Film Review: The Monster

A stunning performance from Zoe Kazan makes up for an unfortunate lack of scares

The Monster’s monster is real. Let’s start there. That’s a good thing. The problem with too much modern horror is an over-reliance on metaphor. Metaphor is also good, and something genre is uniquely designed to enhance, but there’s a problem when the central horror exists solely to put forth an idea. There needs to be a tangible threat. The Monster has one. The problem is just that it’s not very scary.

What’s scarier is the relationship between Kathy and Lizzy. Kathy (Zoe Kazan) is a young mother, an alcoholic who perpetually undercuts all of her best intentions. Lizzy (Ella Ballentine) is her daughter, as smart as she is emotionally stunted. Theirs is an abusive verbal relationship. They curse at each other, they threaten each other, and resent each other with a vicious fervor. It’s a unique setup for a classic story: on a road trip, Kathy’s car breaks down in the middle of the woods. There’s a monster in the woods.

It’s rare to see a horror hero as flawed as this one, and the fractured dynamic between Kathy and Lizzy gives the film an added texture. This isn’t the well-worn story of a reluctant parent finally stepping into their role as protector. No, it’s the story of a doomed relationship crawling towards one final bit of common ground in a hopeless situation. Credit the success of that narrative with Kazan and Ballentine, who are both so invested in the relationship’s toxicity that it’s often painful to watch.

Granted, most of this movie is painful to watch. That’s not a particularly new thing for Bryan Bertino, the writer/director behind 2008’s punishing The Strangers and 2014’s sickeningly abysmal Mockingbird. His movies are dank and murky, seemingly designed to send you running to the shower afterwards. The Monster is leaps and bounds his most hopeful and humane film, which is saying something for a movie as sickly as this one. Bertino’s approach certainly suits the material, but it fails to produce catharsis. Rather, The Monster, like his other films, leaves nothing behind but a pit in your stomach.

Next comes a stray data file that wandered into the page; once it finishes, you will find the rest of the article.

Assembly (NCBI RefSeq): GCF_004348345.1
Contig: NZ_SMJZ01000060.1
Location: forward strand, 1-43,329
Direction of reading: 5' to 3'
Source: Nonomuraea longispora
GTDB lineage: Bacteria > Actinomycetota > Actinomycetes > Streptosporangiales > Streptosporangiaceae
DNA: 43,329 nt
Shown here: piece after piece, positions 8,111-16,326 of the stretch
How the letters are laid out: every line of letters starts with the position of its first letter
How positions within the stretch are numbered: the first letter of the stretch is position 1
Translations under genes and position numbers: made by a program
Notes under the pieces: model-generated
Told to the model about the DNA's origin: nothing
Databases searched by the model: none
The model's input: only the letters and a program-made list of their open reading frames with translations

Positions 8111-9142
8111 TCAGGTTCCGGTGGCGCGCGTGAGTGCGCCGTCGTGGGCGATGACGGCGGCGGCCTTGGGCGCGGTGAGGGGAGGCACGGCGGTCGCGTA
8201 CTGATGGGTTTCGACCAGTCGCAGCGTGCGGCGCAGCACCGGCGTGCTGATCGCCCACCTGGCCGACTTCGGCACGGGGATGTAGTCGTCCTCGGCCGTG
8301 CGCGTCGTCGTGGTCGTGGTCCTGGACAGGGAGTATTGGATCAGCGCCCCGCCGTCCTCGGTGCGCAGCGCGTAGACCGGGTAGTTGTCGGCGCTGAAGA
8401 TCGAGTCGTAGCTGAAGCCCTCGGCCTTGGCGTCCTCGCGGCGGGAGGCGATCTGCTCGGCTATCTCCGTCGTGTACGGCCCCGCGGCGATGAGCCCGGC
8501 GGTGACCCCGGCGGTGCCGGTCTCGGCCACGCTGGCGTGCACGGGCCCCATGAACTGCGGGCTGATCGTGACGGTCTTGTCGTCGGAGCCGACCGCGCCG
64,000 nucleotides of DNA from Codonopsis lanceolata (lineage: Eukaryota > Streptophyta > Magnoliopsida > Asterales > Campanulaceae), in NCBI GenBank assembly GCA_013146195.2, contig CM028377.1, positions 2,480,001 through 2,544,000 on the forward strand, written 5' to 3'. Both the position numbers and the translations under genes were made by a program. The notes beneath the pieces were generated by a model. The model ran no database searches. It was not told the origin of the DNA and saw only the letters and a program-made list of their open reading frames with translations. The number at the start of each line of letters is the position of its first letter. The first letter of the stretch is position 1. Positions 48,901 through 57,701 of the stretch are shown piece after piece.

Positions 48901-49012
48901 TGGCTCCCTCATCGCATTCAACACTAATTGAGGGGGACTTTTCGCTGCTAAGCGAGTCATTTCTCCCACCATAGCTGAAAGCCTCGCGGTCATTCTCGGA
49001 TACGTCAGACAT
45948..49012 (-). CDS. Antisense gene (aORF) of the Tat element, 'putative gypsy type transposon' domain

And that’s not a bad thing, necessarily. The film’s queasiness owes much to the successful depiction of its complicated central relationship, which, thankfully, only hits a few of the beats you’d expect it to. The horror fares worse. The monster itself looks cool, and never bears the alienating markings of CGI. It maintains an uncanny figure in its few closeups, and the mystery behind its existence is also compelling. But its approach is familiar, as is its mode of attack. Once characters start getting picked off, they perish in ways that lack excitement or ingenuity. And the final confrontation is especially disappointing, as unimaginative as it is lacking in suspense.

Still, The Monster is worth watching for Kazan and Ballentine. The performances Bertino gets from them are stunning in their detail and complexity. Kazan, especially, embodies the quirks and fragility of Kathy in ways that are, at times, genuinely frightening. It might be the actress’ best performance in her still-young career. And the power of her performance signals a good thing for modern horror: character matters. For a long time, horror fans were content with stereotypes and blank-faced heroes; we were only there to see them die anyways. But compelling characters are what’s always resulted in resonant horror, and it’s becoming more and more clear that independent horror has an awareness of that. Bertino certainly does. Now it’s time to focus on the horror.


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